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  82. ^ Vida, p. 26
  83. ^ Vida, p. 26
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  85. ^ Bodea, p. 68
  86. ^ Bodea, pp. 69–70. See also Marinescu & Brezovszki, p. 7
  87. ^ Bodea, pp. 70–71. See also Dobre et al., p. 617; Marinescu & Brezovszki, p. 7; Vida, p. 26
  88. ^ Bodea, p. 70
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  90. ^ Bodea, pp. 72–73. See also Vida, p. 26
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  93. ^ Bodea, pp. 74–77. See also Vida, p. 26
  94. ^ Bodea, pp. 76–77, 79
  95. ^ Dobre et al., pp. 616–617
  96. ^ a b János Kristof Murádin, "From Easel to Professorship. The Creation and Consolidation of Hungarian Professional Fine Arts Education in Transylvania", in Historia Actual Online, Issue 34, Spring 2014, p. 139
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  98. ^ Vida, p. 26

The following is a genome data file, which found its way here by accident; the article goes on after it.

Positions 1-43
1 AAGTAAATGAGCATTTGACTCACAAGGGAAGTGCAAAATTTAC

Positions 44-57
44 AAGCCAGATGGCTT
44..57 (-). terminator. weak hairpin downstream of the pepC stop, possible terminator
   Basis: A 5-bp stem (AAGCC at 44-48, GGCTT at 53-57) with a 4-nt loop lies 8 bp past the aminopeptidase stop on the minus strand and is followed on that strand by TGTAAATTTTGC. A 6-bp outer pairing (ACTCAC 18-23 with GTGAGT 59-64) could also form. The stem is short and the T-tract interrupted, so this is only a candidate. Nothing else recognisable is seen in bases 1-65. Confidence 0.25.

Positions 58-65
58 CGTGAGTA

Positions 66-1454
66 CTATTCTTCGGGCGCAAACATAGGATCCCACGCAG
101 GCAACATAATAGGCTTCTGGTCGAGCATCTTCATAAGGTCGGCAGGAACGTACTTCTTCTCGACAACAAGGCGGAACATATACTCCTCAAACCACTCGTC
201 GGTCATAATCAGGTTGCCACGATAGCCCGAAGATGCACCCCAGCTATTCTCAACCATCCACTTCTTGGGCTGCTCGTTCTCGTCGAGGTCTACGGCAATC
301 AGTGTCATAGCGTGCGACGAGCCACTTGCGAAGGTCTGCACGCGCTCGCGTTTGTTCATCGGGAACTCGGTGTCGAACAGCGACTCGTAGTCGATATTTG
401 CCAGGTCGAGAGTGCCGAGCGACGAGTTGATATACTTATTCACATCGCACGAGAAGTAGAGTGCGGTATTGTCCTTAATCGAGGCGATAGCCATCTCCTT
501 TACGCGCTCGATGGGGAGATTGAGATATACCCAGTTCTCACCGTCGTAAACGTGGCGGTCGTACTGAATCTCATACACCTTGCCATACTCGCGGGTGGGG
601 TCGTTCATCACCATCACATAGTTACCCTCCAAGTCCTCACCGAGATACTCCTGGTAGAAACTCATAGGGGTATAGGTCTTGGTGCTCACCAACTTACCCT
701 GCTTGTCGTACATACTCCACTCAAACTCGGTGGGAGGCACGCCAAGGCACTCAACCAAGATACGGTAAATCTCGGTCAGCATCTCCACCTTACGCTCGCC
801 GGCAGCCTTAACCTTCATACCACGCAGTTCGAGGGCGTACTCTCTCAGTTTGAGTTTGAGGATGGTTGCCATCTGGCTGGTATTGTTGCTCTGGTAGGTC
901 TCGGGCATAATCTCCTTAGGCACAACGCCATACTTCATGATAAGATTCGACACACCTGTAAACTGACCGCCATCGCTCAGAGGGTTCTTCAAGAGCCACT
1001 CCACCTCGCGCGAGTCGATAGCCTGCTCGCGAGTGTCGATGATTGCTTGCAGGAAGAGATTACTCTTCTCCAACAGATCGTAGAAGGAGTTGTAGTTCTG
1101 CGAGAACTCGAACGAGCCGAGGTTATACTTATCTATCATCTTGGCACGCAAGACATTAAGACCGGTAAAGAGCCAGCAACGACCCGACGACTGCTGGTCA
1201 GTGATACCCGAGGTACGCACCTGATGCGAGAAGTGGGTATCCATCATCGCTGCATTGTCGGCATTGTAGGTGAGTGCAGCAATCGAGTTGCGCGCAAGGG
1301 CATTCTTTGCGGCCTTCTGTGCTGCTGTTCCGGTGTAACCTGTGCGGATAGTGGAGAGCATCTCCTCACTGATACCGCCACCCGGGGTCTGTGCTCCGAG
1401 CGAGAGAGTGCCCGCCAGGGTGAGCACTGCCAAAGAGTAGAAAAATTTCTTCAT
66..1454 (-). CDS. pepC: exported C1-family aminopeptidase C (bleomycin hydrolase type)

99. ^ Dobre et al., p. 617
  100. ^ Bodea, pp. 80–81. See also Marinescu & Brezovszki, p. 7
  101. ^ Marinescu & Brezovszki, p. 7
  102. ^ Bodea, pp. 81–82. See also Marinescu & Brezovszki, p. 7
  103. ^ Bodea, p. 83; Marinescu & Brezovszki, p. 7
  104. ^ Bodea, p. 83
  105. ^ Bodea, p. 81
  106. ^ Vida, p. 25
  107. ^ Vida, p. 26
  108. ^ Bodea, pp. 81–82
  109. ^ Bodea, p. 82
  110. ^ Vida, pp. 26–27
  111. ^ Vida, p. 26
  112. ^ Bodea, p. 83
  113. ^ Dumitru Păcuraru et al, Aurel Popp. Între două culturi, pp. 380, 444. Bucharest: RAO Publishing, 2017. ISBN 978-606-8905-24-2
  114. ^ Bodea, p. 84; Marinescu & Brezovszki, p. 7
  115. ^ Dobre et al., p. 617. See also Bodea, p. 84
  116. ^ Bodea, pp. 84–85. See also Dobre et al., p. 617; Marinescu & Brezovszki, p. 7; Vida, p. 27
  117. ^ Vida, p. 27